Fundamentals in bio-veterinary science have shown me how much of my scientific knowledge I need to improve on. While I feel conformable talking about acid, bases, and buffers. Scientific notation and chemical nomenclature. Osmosis, homeostasis, and stoichiometry are areas that I feel less positive towards, and as a result has led to assignments within fundamentals not achieving the grades that I desire. Learning from my assignments I can now create a plan looking over my comments from tutors which I can then evaluate from to improve on future assignments within those subject areas.

References
Duyga centingoz, 2010 university students learning processes of note-taking strategies procedia-social and behavioural sciences volume 2 issue 2 pages 4098-4108 Available from https://core.ac.uk/download/pdf/82631899.pdf
Manikandan S. Measures of central tendency: Median and mode. J Pharmacol Pharmacother [serial online] 2011 [cited 2019 May 24];2:214-5. Available from: http://www.jpharmacol.com/text.asp?2011/2/3/214/83300

Spiegel, M., Schiller, J. and Srinivasan, R. (2013). Probability and statistics. New York: McGraw-Hill.4th edition.
Zhang, L. (2016). Believability Relations for Select-Direct Sentential Revision. Studia Logica, [online] 105(1), pp.37-63. Available at: https://link.springer.com/article/10.1007/s11225-016-9681-0 [Accessed 24 May 2019].

Understanding of cellular processes that could be used to determine how pathogens act

A virus can be compared to an intruder or a thief, and that is because viruses are not cells (Mateu, 2013) They do not really need a nucleus and they would not need a cytoplasm or a membrane to protect them (ScienceDaily, 2019,). Viruses are not formed in the same way most cells are. Viruses mostly break inside a host cell for the purpose of using the hosts cell’s enzymes and organelles which the virus requires in order to reproduce (De Robertis, Nowinski and Saez, 1970). Therefore, a virus can be known as an intracellular parasite (Dimmock, Easton and Leppard, 2001) Since viruses are not formed in the same way most cells are, a virus can only reproduce by invading a host cell where their genome is a material of nucleic acid that can be DNA or RNA (Gelderblom, 2019) which goes onto to reproduce internally within living cells in a process known as viral replication (Hammer, 2019) and have the adaption of their biological system, which can transport the synthesis that belongs to specialized particles known as the virion, which itself houses the viral genome (Knipe and Howley, 2013, Fields of virology), and then directs it towards many cells within the body. This then increases their pathogenic outcome of transmission (Nathanson, 1997, Viral Pathogenesis) as the virus is able to spread their genome sequence from an infected host to another that is unaffected (Tennant, Fermin and Foster, n.d.). Carp may be the most prized fish species in the world, due to the various varieties of carp that are widely available, becoming a highly regarded fish by many people, who pay large sums of money for them. However, these valuable carp often become diseased. This report will look at cellular processes in carp and how they relate to pathogens. However, it will not look at treatments for carp diseases.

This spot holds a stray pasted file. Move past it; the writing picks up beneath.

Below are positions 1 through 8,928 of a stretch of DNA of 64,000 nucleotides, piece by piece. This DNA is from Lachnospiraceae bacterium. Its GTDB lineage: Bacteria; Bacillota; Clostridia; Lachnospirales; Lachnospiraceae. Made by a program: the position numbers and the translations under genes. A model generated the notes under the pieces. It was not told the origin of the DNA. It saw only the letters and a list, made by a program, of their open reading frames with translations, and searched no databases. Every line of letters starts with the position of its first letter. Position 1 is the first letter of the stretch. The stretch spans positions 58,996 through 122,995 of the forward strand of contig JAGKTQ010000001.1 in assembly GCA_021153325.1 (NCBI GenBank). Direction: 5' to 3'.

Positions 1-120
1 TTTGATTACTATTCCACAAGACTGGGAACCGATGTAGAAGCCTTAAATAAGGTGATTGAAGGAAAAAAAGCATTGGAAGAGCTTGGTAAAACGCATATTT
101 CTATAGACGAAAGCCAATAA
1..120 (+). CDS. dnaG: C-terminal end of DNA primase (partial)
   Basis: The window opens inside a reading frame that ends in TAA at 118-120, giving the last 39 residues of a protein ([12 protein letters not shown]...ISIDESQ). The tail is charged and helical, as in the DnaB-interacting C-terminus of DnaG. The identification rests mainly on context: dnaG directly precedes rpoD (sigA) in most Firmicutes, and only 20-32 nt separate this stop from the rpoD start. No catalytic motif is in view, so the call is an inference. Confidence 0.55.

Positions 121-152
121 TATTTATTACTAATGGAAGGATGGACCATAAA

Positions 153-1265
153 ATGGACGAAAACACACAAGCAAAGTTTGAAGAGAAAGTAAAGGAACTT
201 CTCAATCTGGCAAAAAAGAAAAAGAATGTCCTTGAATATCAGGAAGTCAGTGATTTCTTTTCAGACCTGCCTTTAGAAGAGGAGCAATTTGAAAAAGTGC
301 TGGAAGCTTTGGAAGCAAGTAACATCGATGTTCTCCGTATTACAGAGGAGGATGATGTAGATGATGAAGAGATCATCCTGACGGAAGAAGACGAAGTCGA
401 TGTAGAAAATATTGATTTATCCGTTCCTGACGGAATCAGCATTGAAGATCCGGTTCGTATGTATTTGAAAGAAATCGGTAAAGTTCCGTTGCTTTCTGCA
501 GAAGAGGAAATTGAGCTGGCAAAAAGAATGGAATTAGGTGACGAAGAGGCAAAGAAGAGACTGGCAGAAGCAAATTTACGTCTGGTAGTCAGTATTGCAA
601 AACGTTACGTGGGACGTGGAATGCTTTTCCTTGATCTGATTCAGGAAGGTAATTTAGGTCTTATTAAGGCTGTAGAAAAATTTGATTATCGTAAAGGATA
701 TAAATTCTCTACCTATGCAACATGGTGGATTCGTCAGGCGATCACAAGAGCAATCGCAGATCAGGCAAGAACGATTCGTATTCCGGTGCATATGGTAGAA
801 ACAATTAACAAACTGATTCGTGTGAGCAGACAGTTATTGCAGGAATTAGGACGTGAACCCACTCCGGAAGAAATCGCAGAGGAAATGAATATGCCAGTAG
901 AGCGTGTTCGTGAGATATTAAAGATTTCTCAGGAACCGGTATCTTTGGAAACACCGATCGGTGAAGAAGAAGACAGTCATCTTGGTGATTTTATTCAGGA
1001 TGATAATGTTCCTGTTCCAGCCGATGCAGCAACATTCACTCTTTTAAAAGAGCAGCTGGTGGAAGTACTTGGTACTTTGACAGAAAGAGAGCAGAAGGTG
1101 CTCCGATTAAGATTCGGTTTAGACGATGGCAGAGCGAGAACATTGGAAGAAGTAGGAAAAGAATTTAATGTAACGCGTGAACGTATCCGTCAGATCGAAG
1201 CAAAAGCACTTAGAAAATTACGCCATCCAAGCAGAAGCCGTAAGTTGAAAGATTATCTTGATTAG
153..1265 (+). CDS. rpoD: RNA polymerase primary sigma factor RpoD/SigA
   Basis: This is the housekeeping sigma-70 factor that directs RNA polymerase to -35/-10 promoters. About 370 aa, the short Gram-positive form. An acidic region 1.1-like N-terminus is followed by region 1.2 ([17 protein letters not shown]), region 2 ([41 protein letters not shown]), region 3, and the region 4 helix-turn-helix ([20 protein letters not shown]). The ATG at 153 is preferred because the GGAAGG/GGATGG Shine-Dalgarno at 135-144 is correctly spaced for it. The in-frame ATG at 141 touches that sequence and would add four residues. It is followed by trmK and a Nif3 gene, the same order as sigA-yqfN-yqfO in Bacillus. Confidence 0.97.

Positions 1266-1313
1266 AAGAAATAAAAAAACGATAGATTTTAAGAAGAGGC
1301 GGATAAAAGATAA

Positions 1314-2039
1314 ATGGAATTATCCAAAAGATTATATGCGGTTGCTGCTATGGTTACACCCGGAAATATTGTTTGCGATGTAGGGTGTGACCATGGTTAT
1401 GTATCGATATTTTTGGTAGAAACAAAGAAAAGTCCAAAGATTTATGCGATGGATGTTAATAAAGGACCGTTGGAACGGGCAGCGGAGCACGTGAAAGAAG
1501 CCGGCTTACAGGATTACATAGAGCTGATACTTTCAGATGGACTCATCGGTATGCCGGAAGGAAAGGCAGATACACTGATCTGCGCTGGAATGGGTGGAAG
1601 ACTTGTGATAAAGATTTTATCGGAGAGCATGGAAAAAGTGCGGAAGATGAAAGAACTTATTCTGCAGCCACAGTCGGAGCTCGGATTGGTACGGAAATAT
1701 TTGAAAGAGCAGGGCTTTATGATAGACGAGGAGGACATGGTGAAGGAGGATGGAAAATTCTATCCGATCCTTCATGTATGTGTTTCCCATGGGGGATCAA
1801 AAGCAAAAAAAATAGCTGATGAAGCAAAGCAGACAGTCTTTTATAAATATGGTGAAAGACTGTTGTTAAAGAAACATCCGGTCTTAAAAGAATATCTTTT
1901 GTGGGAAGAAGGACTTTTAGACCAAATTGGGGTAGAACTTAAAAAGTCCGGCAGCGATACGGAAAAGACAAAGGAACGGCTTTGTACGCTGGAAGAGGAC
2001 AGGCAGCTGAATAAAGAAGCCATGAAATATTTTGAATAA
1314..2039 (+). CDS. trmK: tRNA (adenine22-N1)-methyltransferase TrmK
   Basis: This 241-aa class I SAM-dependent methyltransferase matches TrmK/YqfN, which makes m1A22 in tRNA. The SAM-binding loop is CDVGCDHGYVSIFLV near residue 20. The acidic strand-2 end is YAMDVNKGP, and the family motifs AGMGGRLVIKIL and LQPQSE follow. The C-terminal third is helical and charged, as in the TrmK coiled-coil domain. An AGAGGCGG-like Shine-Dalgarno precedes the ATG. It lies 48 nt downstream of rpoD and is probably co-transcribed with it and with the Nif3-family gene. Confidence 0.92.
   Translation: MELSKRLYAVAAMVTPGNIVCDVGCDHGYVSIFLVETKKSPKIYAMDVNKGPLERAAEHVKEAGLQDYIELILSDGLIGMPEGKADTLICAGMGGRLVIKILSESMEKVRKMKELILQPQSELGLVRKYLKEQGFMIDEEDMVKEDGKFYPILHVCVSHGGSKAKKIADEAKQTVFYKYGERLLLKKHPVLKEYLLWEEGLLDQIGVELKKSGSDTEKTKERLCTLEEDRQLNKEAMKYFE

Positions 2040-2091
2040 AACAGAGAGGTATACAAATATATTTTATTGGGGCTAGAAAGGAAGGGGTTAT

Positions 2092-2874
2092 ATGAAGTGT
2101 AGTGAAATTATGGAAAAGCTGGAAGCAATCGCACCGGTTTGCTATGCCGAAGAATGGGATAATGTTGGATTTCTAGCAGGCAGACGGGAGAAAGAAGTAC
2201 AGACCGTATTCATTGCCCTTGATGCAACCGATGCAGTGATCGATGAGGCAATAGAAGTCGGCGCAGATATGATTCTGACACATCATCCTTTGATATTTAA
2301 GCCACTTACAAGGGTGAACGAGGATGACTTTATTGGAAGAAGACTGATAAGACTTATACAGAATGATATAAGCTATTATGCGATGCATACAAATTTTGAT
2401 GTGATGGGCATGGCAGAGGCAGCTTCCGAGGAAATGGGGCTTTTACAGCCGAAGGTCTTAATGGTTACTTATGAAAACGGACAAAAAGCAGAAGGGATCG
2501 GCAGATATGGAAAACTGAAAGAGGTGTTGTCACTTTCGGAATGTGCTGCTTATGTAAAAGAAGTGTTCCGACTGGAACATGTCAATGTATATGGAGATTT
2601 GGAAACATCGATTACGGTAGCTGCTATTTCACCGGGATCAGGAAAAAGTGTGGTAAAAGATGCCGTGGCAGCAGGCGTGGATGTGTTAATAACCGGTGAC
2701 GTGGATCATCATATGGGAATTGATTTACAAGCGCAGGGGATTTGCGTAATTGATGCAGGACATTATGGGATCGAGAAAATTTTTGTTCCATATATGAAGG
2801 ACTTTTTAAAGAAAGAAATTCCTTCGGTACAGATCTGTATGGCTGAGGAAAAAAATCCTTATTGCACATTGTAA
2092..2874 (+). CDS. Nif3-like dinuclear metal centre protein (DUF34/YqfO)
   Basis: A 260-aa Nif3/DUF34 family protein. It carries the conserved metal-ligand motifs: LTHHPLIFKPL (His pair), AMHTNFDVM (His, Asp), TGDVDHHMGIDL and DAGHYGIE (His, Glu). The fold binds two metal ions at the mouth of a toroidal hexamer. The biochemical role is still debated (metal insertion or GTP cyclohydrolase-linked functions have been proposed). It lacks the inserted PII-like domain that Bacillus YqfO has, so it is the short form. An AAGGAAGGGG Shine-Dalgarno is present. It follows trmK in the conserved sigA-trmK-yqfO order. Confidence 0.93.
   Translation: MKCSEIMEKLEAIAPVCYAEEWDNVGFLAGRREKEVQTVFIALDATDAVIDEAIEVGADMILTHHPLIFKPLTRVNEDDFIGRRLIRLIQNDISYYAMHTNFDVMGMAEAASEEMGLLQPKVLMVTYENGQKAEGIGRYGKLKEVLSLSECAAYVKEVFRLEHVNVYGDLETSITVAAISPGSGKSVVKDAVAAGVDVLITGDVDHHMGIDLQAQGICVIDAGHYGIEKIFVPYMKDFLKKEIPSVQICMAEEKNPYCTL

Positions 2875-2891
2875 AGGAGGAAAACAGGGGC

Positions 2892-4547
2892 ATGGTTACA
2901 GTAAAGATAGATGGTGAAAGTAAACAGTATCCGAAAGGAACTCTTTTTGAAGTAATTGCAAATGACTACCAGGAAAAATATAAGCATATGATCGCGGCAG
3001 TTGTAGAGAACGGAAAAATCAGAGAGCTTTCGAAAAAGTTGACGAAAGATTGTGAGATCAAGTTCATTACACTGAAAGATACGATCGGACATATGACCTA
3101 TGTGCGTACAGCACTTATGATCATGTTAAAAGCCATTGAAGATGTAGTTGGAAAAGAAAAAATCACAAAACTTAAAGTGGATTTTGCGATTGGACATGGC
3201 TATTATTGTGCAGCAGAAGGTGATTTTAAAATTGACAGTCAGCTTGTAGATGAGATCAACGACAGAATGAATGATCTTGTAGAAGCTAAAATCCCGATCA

Carp virus
One of the biggest pathogenic killers is spring carp viremia virus (SVCV) (see plate 1) a cytopathic virus that is related to the Rhabdoviridae family (Ashraf U, 2019) a variation of vesiculovirus that causes febrile systemic infection affecting a large quantity of cyprid species (MacLachlan and Dubovi, 2017) SVCV is common within the regions of Europe and can be found within serval other regions that includes United states and China (Fowler and Miller, 2008) SVCV pandemics have been reported to cause some serious losses to the carp population (Cmsadmin.atp.co.il, 2019) Common carp are much more vulnerable of getting the deadly disease (Oie.int, 2019) which mostly affects the fish throughout springtime. The possible explanation for this would be because, average water temperatures during those months are generally between 100c to 170c. This is the perfect temperature for SVCV to prosper (Ahne , 2002). However, if the temperature of the water is higher, carp carrying the virus begin to produce immune response antigens, which help combat the SVCV. The antigens then make the fish immune to the SVCV (Microbiologyresearch.org, n.d) Carp pick up the virus from actually eating the faeces and urine made by fish carrying the virus. However, in the carp’s environment there will be blood sucking leeches as well as the carp louse which are parasites that too are carries of the SVCV coming under the category of mechanical vector (In.gov, n.d))
Virus description